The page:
Once TIM3 binds to its ligand, galectin-9, it inhibits the cell-mediated immune response by triggering cell death in TIM3-expressing T cells.20 As such, TIM3 overexpressing CD4+ and CD8+ T cells respond less to antigenic stimulation. TIM3 plays a role in T-cell exhaustion during chronic immune stimulation, such as in cancer. This phenomenon is characterised by the loss of T-cell effector functions, expression of multiple inhibitory receptors and an altered transcriptional programme.19 It has also been observed that in TILs, TIM3 is overexpressed in CD4+ and CD8+ T cells, while, in the same population, peripheral T-cells show minimal TIM3 expression.19 Moreover, blocking the TIM3 pathway can enhance tumour antigen-specific T cell proliferation and their ability to produce proinflammatory cytokines.19 21 Finally, TIM3 blockade inhibits Treg function and myeloid-derived suppressor cell function, contributing to an improved immune response.19 Thus, TIM3 can regulate both innate and adaptive immune responses (figure 1).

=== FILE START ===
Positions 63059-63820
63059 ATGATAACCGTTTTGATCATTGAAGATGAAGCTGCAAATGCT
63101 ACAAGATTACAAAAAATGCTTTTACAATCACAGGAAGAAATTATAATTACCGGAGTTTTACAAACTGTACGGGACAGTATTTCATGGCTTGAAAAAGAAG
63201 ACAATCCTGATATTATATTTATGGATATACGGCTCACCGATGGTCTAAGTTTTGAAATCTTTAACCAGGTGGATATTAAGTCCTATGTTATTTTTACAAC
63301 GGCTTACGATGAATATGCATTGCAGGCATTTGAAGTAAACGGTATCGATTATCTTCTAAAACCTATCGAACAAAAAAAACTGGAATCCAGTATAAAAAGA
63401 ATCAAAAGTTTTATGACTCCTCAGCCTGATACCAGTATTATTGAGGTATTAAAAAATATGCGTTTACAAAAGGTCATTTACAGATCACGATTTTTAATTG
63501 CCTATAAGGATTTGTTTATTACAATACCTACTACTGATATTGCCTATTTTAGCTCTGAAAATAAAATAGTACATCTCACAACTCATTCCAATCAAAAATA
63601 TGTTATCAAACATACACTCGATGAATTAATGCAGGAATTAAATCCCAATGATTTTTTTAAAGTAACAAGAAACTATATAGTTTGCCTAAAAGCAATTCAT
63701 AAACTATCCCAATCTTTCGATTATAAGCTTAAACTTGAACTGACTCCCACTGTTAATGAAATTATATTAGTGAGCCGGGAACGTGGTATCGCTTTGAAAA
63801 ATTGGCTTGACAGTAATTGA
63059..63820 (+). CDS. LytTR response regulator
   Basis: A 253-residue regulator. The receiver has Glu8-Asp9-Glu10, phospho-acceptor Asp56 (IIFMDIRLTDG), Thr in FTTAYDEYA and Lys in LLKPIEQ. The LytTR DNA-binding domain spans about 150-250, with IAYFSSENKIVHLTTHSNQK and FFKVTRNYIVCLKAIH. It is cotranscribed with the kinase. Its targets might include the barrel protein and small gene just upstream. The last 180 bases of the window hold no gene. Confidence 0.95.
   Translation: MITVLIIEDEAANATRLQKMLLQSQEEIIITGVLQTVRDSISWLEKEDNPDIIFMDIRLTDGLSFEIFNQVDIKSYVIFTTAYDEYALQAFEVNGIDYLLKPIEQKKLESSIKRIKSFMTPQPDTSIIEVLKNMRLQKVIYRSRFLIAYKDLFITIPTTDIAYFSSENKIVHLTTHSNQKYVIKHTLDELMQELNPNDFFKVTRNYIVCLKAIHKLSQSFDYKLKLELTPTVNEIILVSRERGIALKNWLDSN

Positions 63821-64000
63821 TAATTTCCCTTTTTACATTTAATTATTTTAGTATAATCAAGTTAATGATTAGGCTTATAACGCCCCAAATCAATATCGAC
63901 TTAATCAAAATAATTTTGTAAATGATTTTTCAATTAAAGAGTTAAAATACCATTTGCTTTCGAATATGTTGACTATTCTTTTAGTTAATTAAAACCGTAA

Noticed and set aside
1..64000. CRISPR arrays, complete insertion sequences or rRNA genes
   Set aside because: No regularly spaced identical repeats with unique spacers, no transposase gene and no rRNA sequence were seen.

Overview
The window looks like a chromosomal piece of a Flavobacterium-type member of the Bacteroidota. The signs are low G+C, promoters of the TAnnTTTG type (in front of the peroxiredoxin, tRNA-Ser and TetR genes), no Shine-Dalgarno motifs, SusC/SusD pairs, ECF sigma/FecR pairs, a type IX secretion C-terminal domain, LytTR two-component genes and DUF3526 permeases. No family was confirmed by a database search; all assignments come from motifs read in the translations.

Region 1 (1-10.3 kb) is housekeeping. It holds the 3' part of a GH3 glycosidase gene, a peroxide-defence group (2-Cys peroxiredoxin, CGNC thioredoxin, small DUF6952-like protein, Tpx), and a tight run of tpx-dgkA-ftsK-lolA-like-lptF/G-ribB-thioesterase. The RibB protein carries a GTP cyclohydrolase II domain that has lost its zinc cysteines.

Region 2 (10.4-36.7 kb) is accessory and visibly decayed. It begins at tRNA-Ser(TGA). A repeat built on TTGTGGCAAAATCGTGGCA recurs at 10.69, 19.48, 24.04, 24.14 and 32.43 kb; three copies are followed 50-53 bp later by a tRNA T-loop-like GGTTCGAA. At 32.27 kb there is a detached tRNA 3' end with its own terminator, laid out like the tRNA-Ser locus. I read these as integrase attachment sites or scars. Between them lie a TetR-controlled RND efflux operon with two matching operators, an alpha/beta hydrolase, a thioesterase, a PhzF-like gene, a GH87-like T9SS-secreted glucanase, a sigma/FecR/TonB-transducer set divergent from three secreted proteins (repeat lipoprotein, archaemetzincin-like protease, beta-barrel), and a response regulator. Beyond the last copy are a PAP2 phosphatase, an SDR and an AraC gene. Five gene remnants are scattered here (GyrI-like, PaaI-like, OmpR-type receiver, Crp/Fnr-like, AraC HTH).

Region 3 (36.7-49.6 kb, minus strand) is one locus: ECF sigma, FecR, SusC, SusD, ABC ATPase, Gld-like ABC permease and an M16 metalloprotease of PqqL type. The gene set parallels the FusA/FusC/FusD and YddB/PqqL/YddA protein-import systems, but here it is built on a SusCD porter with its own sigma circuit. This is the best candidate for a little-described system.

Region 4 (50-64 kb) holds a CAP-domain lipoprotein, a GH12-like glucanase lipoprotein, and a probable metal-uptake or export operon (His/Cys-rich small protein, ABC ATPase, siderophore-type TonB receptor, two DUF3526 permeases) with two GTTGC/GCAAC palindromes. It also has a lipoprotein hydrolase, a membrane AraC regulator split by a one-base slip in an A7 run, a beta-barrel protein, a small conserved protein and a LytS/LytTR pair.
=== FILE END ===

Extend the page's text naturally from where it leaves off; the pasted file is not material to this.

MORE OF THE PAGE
As PD-1 overexpression is another marker of T cell exhaustion, the dual blockade of these two pathways (PD-1/PD-L1 and TIM3) may be synergistic and more effective in restoring the T-cell proliferation and cytokine production.18 It is interesting to note that in early tumour development, most TILs do not express PD-1 and TIM3, while in more advanced stages, both proteins are frequently expressed.22 In preclinical mouse studies of solid tumours, CD8+ TILs coexpressing TIM3 and PD-1 exhibit profound defects in T cell effector function. Targeting PD-1 or TIM3 allows the restoration of immune function in these cells, but the greatest impact on controlling tumour growth appears when both targets are treated simultaneously.18 In another murine model, this time of NSCLC, TIM3 was upregulated in the case of progression after an initial response to anti-PD-1 ICI. The addition of a TIM3 monoclonal antibody (mAb) conveyed a survival advantage. Thus, in addition to being a marker of immune exhaustion, TIM3 could be a targetable biomarker associated with adaptive resistance to PD-1 inhibition.23